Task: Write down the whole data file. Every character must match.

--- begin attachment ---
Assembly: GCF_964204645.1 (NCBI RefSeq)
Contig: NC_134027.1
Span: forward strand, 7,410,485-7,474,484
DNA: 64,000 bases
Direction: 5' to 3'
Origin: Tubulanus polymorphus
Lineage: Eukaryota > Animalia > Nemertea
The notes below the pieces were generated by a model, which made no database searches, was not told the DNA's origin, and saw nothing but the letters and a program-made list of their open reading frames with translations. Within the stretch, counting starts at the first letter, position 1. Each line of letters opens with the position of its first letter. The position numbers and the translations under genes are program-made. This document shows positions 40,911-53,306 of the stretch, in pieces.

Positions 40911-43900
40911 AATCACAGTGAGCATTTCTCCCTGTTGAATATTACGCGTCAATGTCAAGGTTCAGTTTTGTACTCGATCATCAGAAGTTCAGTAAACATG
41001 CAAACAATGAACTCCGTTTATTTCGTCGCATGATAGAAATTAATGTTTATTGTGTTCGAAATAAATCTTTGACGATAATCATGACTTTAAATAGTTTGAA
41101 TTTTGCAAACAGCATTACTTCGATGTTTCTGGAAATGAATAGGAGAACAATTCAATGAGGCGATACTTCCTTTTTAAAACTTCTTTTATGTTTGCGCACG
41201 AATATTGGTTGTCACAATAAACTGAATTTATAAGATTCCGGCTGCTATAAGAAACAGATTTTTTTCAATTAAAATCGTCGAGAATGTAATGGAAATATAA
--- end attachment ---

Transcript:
Assembly: GCF_964204645.1 (NCBI RefSeq)
Contig: NC_134027.1
Span: forward strand, 7,410,485-7,474,484
DNA: 64,000 bases
Direction: 5' to 3'
Origin: Tubulanus polymorphus
Lineage: Eukaryota > Animalia > Nemertea
The notes below the pieces were generated by a model, which made no database searches, was not told the DNA's origin, and saw nothing but the letters and a program-made list of their open reading frames with translations. Within the stretch, counting starts at the first letter, position 1. Each line of letters opens with the position of its first letter. The position numbers and the translations under genes are program-made. This document shows positions 40,911-53,306 of the stretch, in pieces.

Positions 40911-43900
40911 AATCACAGTGAGCATTTCTCCCTGTTGAATATTACGCGTCAATGTCAAGGTTCAGTTTTGTACTCGATCATCAGAAGTTCAGTAAACATG
41001 CAAACAATGAACTCCGTTTATTTCGTCGCATGATAGAAATTAATGTTTATTGTGTTCGAAATAAATCTTTGACGATAATCATGACTTTAAATAGTTTGAA
41101 TTTTGCAAACAGCATTACTTCGATGTTTCTGGAAATGAATAGGAGAACAATTCAATGAGGCGATACTTCCTTTTTAAAACTTCTTTTATGTTTGCGCACG
41201 AATATTGGTTGTCACAATAAACTGAATTTATAAGATTCCGGCTGCTATAAGAAACAGATTTTTTTCAATTAAAATCGTCGAGAATGTAATGGAAATATAA